A Palestinian Hebrew of Jewish origins
August 23, 2009 2:57 PM   Subscribe

The first Jewish member of the Revolutionary Council of Fatah talks about a unique political journey.
as the small number of white members of the ANC widened its legitimacy during the apartheid era in South Africa, other Jews can be attracted to participate in Fatah, transforming it into a broader-based movement that stands for equal rights for both Arabs and Jews in a federated state.
Uri Davis whose motto is Against Israeli Apartheid — for Freedom and Justice in Palestine.
posted by adamvasco (82 comments total) 1 user marked this as a favorite
 
The Wikipedia link says Davis converted to Islam before marrying his wife. So maybe first member of Fatah of Jewish enthoreligious origins?
posted by foxy_hedgehog at 3:01 PM on August 23, 2009


See also:Neturei Karta/Guardians of the City
posted by foxy_hedgehog at 3:03 PM on August 23, 2009 [1 favorite]


He sounds like a principled man making difficult steps in a very tangled situation. I wish him all the best as he strives to do what he thinks is correct.

I'm afraid to say anything more, given the contentious subject matter, but am grateful to have read this and the accompanying links.
posted by hippybear at 3:32 PM on August 23, 2009 [2 favorites]


The article confirms that he converted to Islam. It's disingenuous to use him as an example of Jewish coexistence with Palestinians.
posted by Joe in Australia at 4:32 PM on August 23, 2009 [4 favorites]


Just read this interview with Daniel Barenboim today, who also has an interesting perspective on this.
posted by nosila at 4:38 PM on August 23, 2009


It's disingenuous to use him as an example of Jewish coexistence with Palestinians.

Peace, like a good marriage, is always a bit disingenuous. You have to see the best in others even when you know they are probably ordinary.
posted by srboisvert at 4:56 PM on August 23, 2009


I would say, rather, "You have to see the ordinary in others even when you know they are probably disingenuous".
posted by freebird at 5:10 PM on August 23, 2009 [1 favorite]


That sounds like an ethnic slur. Converting to Islam didn't make him a bad person; it just means that he is not a Jewish example of coexistence.
posted by Joe in Australia at 5:13 PM on August 23, 2009 [1 favorite]


The entanglement between Jewish by ethnicity and Jewish by faith is a difficult one to parse sometimes.
posted by hippybear at 5:19 PM on August 23, 2009 [5 favorites]


Does he really expect Israelis to take him seriously after his conversion?

In the eyes of many, that step alone would make him an example of cultural liquidation, of surrendering your history and heritage to ingratiate yourself with an enemy.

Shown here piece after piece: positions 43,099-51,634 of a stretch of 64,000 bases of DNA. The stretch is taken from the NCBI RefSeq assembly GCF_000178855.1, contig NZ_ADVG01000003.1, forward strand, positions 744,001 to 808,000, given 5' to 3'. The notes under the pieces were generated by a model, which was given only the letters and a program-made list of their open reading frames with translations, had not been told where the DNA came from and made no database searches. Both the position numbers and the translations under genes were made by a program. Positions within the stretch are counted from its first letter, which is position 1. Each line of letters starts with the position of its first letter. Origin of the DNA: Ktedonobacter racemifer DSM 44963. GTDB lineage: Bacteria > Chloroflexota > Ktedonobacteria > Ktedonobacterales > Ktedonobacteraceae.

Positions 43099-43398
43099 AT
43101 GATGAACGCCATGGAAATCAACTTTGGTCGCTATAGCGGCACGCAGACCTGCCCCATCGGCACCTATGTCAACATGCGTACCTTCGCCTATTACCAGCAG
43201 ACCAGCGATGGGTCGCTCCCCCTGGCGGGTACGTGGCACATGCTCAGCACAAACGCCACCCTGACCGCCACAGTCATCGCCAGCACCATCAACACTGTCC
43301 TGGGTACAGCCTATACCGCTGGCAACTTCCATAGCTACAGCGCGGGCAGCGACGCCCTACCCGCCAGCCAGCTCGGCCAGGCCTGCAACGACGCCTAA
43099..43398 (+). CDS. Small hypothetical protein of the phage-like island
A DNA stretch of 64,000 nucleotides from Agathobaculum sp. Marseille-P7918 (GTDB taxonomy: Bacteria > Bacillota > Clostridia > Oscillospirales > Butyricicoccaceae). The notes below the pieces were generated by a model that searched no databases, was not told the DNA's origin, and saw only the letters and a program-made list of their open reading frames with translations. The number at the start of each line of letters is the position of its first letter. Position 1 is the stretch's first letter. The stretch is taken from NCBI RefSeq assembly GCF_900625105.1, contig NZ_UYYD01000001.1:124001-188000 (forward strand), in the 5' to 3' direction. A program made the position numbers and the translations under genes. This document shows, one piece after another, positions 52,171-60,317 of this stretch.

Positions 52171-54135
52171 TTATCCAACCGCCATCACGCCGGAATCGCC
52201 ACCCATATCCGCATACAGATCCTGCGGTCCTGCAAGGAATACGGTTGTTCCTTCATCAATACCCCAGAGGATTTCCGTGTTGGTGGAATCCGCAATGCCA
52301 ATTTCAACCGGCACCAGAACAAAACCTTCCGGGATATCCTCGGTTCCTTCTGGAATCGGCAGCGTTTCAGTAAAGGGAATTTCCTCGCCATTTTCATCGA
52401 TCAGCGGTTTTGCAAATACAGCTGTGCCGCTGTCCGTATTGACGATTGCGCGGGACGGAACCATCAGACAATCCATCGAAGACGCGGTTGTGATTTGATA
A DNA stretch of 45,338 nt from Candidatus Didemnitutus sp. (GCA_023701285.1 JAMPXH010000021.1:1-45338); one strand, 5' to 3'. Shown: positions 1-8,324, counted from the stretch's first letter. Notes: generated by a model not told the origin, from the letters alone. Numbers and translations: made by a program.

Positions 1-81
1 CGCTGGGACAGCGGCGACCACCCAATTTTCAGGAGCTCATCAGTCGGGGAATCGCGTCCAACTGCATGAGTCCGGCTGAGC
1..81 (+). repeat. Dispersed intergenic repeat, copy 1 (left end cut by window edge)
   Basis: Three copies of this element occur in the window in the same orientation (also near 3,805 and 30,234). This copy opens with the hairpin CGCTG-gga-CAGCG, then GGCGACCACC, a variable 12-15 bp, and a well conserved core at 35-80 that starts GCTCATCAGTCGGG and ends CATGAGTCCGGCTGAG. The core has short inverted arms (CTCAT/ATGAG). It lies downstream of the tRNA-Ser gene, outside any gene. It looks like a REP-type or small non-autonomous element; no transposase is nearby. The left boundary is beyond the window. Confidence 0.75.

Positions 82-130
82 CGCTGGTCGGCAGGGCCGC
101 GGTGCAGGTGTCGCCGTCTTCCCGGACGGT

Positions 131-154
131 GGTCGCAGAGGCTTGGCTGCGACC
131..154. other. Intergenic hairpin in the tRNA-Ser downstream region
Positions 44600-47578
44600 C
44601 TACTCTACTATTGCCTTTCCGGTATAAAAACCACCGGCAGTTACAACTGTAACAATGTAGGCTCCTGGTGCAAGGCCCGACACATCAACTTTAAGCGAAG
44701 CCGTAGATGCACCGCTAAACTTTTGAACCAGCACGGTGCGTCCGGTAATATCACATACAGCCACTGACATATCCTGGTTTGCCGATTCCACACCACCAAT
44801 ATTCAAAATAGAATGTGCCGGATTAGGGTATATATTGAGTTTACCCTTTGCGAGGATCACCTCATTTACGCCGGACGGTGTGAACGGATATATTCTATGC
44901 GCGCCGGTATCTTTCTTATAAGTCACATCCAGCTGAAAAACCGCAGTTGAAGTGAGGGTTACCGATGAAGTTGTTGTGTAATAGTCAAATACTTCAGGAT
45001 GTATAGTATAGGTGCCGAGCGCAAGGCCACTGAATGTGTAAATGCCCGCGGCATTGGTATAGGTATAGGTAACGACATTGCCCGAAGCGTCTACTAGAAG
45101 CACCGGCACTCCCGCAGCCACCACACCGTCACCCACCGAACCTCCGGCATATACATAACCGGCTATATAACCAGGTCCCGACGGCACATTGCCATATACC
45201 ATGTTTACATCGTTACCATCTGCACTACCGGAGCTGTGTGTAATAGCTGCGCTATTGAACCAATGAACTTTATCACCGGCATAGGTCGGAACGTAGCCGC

posted by jason's_planet at 5:23 PM on August 23, 2009 [3 favorites]


Agreed, hippybear.
posted by nosila at 5:24 PM on August 23, 2009


Joe in Australia: The article confirms that he converted to Islam. It's disingenuous to use him as an example of Jewish coexistence with Palestinians.

Surely, it'd be disingenuous to use him as an example of Jewish coexistence with Muslims, but perfectly fine as an example of Jewish coexistence with Palestinians.
posted by Dysk at 5:44 PM on August 23, 2009 [6 favorites]


The entanglement between Jewish by ethnicity and Jewish by faith is a difficult one to parse sometimes.

He's a Moslem man with a Moslem wife living among other Moslems in a mostly-Moslem town. What's difficult to parse about that? He's "ethnically Jewish" the way Lord Haw-Haw was ethnically English.
posted by Joe in Australia at 6:07 PM on August 23, 2009 [2 favorites]


Christ, what an asshole.
posted by Electrius at 6:13 PM on August 23, 2009


If you convert to another religion -- not just sort of stop celebrating your own and go to your spouse's religious holidays instead but actually do a full conversion -- you're not Jewish anymore. That is the whole point of conversion, and the cultural vs religious question (I find the use of ethnicity to refer to Judaism problematic) becomes moot. He is not an example of Jewish coexistence with anything, because he is not a Jew: there is no entanglement or confusion. He's not a bad person (or, well, maybe he is: I don't know him personally and had never heard of him before this post. But I have no reason to think he's anything but someone trying to do what he thinks is right), but it would be nice if he weren't referred to as a Jew.
posted by jeather at 6:14 PM on August 23, 2009


"Moslem"? Really? Isn't that spelling, well, to put it politely, a wee bit dépassé?
posted by flibbertigibbet at 6:19 PM on August 23, 2009 [2 favorites]


And he hopes, too, that just as the small number of white members of the ANC widened its legitimacy during the apartheid era in South Africa

If you convert to the enemy's religion, you have no legitimacy in the eyes of the people you're trying to reach.

How did this guy get to be that old and remain so obtuse about the motives and psychology of the people around him?
posted by jason's_planet at 6:22 PM on August 23, 2009


Also: jeather, many Orthodox interpretations of Jewish law would disagree with you. Maimonides has a brief mention of the children of converts out of Judaism not being bound by Jewish law only because they don't know they're Jewish, haven't been raised Jewish, etc. He still considers them Jewish, no matter how many generations it has been since their parents were religiously Jewish.

As far as I'm concerned, he's Jewish and Muslim, just as you have people who call themselves JewBus or BuJews (Jewish Buddhists). You can have Jewish Christians (in the converso sense, not the Jews-for-Jesus sense). It's certainly not a common state of affairs, but it's fully possible within certain normative Jewish definitions of 'Jewishness.' The presentation of this post is not necessarily disingenuous per say; I do wish the FPP mentioned the conversion, at least.